Is Constellation Software (TSE:CSU) A Risky Investment?

Legendary fund manager Li Lu (who Charlie Munger backed) once said, ‘The biggest investment risk is not the volatility of prices, but whether you will suffer a permanent loss of capital.’ When we think about how risky a company is, we always like to look at its use of debt, since debt overload can lead to ruin. Importantly, Constellation Software Inc. (TSE:CSU) does carry debt. But the more important question is: how much risk is that debt creating?

When Is Debt Dangerous?

Debt and other liabilities become risky for a business when it cannot easily fulfill those obligations, either with free cash flow or by raising capital at an attractive price. If things get really bad, the lenders can take control of the business. However, a more common (but still painful) scenario is that it has to raise new equity capital at a low price, thus permanently diluting shareholders. Of course, plenty of companies use debt to fund growth, without any negative consequences. The first thing to do when considering how much debt a business uses is to look at its cash and debt together.

View our latest analysis for Constellation Software

What Is Constellation Software’s Net Debt?

You can click the graphic below for the historical numbers, but it shows that as of September 2023 Constellation Software had US$3.03b of debt, an increase on US$1.83b, over one year. On the flip side, it has US$1.08b in cash leading to net debt of about US$1.95b.

debt-equity-history-analysis
TSX:CSU Debt to Equity History January 7th 2024

A Look At Constellation Software’s Liabilities

Zooming in on the latest balance sheet data, we can see that Constellation Software has liabilities of US$5.10b due within 12 months and liabilities of US$2.95b due beyond that. On the other hand, it has cash of US$1.08b and US$1.55b worth of receivables due within a year. So its liabilities outweigh the sum of its cash and (near-term) receivables by US$5.42b.

Given Constellation Software has a humongous market capitalization of US$53.1b, it’s hard to believe these liabilities pose much threat. Having said that, it’s clear that we should continue to monitor its balance sheet, let it change for the worse.

We use two main ratios to inform us about debt levels relative to earnings. The first is net debt divided by earnings before interest, tax, depreciation, and amortization (EBITDA), while the second is how many times its earnings before interest and tax (EBIT) covers its interest expense (or its interest cover, for short) . The advantage of this approach is that we take into account both the absolute quantum of debt (with net debt to EBITDA) and the actual interest expenses associated with that debt (with its interest cover ratio).

With a debt to EBITDA ratio of 1.6, Constellation Software uses debt artfully but responsibly. And the fact that its trailing twelve months of EBIT was 7.4 times its interest expenses harmonizes with that theme. Another good sign is that Constellation Software has been able to increase its EBIT by 21% in twelve months, making it easier to pay down debt. The balance sheet is clearly the area to focus on when you are analyzing debt. But ultimately the future profitability of the business will decide if Constellation Software can strengthen its balance sheet over time. So if you want to see what the professionals think, you might find this free report on analyst profit forecasts to be interesting.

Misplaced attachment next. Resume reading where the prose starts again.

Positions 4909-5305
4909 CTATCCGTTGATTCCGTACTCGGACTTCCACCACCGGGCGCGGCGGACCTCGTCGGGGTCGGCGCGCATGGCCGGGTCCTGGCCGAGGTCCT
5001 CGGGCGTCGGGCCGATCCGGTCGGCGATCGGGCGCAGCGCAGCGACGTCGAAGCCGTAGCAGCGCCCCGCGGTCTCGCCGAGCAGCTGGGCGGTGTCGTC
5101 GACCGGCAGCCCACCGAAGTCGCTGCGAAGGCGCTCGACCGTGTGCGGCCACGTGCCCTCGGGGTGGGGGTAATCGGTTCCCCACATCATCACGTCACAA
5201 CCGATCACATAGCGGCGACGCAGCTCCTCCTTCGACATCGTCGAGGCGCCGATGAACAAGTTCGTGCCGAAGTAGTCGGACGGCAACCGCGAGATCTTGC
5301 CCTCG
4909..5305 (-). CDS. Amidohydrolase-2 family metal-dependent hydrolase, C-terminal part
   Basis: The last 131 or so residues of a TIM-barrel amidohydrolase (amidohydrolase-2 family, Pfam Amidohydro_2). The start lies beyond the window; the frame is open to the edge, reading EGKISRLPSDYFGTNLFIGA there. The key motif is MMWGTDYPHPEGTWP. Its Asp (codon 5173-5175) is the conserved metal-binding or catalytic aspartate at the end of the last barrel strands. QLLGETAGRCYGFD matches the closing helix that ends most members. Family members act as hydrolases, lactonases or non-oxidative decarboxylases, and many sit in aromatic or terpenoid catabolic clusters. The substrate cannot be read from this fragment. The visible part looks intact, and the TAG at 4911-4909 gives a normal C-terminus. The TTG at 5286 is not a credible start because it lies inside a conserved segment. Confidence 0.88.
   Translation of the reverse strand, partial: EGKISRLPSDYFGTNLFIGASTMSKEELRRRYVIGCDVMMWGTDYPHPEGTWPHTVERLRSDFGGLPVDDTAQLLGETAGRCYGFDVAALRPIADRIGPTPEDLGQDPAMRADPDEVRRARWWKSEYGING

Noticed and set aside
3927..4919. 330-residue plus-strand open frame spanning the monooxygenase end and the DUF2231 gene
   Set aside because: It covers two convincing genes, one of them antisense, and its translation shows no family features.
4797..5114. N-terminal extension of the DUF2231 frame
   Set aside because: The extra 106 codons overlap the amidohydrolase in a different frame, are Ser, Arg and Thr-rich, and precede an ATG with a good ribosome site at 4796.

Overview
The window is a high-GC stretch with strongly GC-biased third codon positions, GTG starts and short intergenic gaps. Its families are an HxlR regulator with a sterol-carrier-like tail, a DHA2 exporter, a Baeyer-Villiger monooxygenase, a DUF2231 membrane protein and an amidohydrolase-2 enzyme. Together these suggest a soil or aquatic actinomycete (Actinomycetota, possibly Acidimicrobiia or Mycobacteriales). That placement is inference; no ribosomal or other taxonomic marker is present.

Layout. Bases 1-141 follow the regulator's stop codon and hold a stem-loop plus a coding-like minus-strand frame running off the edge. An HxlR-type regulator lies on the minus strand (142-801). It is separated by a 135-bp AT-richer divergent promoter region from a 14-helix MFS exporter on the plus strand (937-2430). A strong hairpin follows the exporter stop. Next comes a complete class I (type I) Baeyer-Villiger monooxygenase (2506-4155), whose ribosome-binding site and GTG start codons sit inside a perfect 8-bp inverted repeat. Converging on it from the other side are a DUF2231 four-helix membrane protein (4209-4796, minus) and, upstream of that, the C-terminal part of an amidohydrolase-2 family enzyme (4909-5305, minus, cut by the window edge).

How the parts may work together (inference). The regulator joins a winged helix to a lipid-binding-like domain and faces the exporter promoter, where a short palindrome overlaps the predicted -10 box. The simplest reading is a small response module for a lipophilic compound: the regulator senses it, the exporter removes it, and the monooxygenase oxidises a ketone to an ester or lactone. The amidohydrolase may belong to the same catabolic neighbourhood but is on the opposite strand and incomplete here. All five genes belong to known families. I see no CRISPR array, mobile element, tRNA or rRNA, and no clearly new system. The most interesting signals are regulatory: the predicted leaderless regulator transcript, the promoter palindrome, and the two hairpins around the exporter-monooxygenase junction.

Finally, a business needs free cash flow to pay off debt; accounting profits just don’t cut it. So we always check how much of that EBIT is translated into free cash flow. Happily for any shareholders, Constellation Software actually produced more free cash flow than EBIT over the last three years. There’s nothing better than incoming cash when it comes to staying in your lenders’ good graces.

Our View

The good news is that Constellation Software’s demonstrated ability to convert EBIT to free cash flow delights us like a fluffy puppy does a toddler. And the good news doesn’t stop there, as its EBIT growth rate also supports that impression! Looking at the bigger picture, we think Constellation Software’s use of debt seems quite reasonable and we’re not concerned about it. While debt does bring risk, when used wisely it can also bring a higher return on equity. There’s no doubt that we learn most about debt from the balance sheet. But ultimately, every company can contain risks that exist outside of the balance sheet. To that end, you should be aware of the 2 warning signs we’ve spotted with Constellation Software .

When all is said and done, sometimes it’s easier to focus on companies that don’t even need debt. Readers can access a list of growth stocks with zero net debt 100% freeright now.

Valuation is complex, but we’re helping make it simple.

Find out whether Constellation Software is potentially over or undervalued by checking out our comprehensive analysis, which includes fair value estimates, risks and warnings, dividends, insider transactions and financial health.

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This article by Simply Wall St is general in nature. We provide commentary based on historical data and analyst forecasts only using an unbiased methodology and our articles are not intended to be financial advice. It does not constitute a recommendation to buy or sell any stock, and does not take account of your objectives, or your financial situation. We aim to bring you long-term focused analysis driven by fundamental data. Note that our analysis may not factor in the latest price-sensitive company announcements or qualitative material. Simply Wall St has no position in any stocks mentioned.

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